If the Imperials took the northern road, the Tau would withdraw their west flank, while the Hammerhead tank and Riptide would fire from the safety of the woods and stream.

But there were problems with that plan. When the Imperials did take the road, the Tau realized that refusing the flank did not allow them to bring their firepower to bear at the start of the game. What’s more, given terrible rolls for moving through difficult terrain, the Riptide also was out of action for several turns. 

(It didn’t help that the Astartes managed some real damage with their token attacking force up the river. If the Storm Talon hadn’t crashed on the Land Speeder, those two skimmers might have done even more damage.)

Anyway, there’s no doubt about it: the Tau deployment really underutilized the Tau’s great advantage in firepower.

The Imperials did little better in their planning. They ignored standard battle protocols that I put in place years ago. When there are Crisis Suits sitting in reserve, don’t advance. Put infantry behind and on each side of the tanks, so the xenos cannot Deep Strike and shoot you in the butt.

Only once they land do you rush forward.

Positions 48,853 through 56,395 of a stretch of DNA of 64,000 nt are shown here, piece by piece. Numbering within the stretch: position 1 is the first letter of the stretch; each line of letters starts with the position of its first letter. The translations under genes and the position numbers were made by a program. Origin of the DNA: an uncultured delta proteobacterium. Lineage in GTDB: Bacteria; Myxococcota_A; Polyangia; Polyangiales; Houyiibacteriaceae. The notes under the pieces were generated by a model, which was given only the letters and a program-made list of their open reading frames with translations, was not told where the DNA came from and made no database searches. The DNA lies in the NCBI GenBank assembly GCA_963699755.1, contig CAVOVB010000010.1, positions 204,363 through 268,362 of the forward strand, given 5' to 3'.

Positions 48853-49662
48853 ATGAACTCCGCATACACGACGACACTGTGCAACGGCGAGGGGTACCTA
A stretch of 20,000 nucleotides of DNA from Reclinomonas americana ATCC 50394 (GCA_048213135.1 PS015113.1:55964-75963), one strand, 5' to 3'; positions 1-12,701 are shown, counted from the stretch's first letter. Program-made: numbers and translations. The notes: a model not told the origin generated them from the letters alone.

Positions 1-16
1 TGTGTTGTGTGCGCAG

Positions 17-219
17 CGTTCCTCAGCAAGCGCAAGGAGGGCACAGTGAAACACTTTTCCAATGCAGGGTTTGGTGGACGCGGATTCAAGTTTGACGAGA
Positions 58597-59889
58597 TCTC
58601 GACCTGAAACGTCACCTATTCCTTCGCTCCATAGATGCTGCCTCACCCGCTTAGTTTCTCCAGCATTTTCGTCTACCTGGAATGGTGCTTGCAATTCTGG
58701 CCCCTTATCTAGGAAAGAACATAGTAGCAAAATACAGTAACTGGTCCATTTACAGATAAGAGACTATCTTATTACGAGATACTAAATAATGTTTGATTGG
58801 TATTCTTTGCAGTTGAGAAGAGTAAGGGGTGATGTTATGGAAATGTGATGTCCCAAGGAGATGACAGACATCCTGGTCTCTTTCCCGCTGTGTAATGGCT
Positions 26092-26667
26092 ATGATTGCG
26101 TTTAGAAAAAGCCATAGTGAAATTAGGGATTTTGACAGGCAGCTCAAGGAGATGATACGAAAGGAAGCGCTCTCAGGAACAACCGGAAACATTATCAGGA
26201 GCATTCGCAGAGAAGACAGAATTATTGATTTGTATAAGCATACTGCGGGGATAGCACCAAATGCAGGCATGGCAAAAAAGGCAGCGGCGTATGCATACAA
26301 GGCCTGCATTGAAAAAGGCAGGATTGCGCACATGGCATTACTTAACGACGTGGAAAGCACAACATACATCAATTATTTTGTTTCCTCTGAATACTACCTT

By allowing the Crisis Suits to land behind the armored column, the Astartes lost a precious tank—and rightfully should have lost a second. Poor target choice by the Tau allowed the Vanquisher to survive the initial attack, and even though it had only a single hull point left, it managed to slaughter a significant part of the Crisis Suit threat all by itself.

That said, the Space Marines largely dominated the fighting, and they slaughtered the Tau’s counterattack. So, in a sense, they were in a better position to win the day.

But the reality is that, with the Hammerhead and Riptide finally in position, there was no way for the Astartes to advance without getting a bloody nose. The Tau held.

The failure to destroy the xenos means that the Knights will fall behind the Crusade’s schedule. They must stay on Namatos until the xenos are destroyed, while the larger crusade advances forward. There’s a chance that the Knights of Altair will not play a significant part in the overall campaign—and that would be a source of great shame for the proud Space Marine chapter.

The Corvus Cluster is a Warhammer 40K blog documenting our gaming adventures in the fantastical sci-fi universe of Games Workshop.

2 replies »

  1. Great battle report to read through! Looks like it was a lot of fun. I enjoy playing wargames on my own as well but struggle with compartmentalizing tactics since I know each commander’s strategy/overall plan. I guess it’s like having spies in each others’ HQ!


    • I find it more fun to play against someone for that very reason. But, as Patton used to say, the terrain often determines the course of a battle. The Tau had to set up, and they needed open fields of fire, so they set up where they had to.

      The Knights of Altair were advancing, so they used the road with the forest shield. In a way, although I knew what was going to happen, the deployments were easy to anticipate. (Other than the fact that I screwed up a bit on both sides.)

      Great fun!

      Liked by 1 person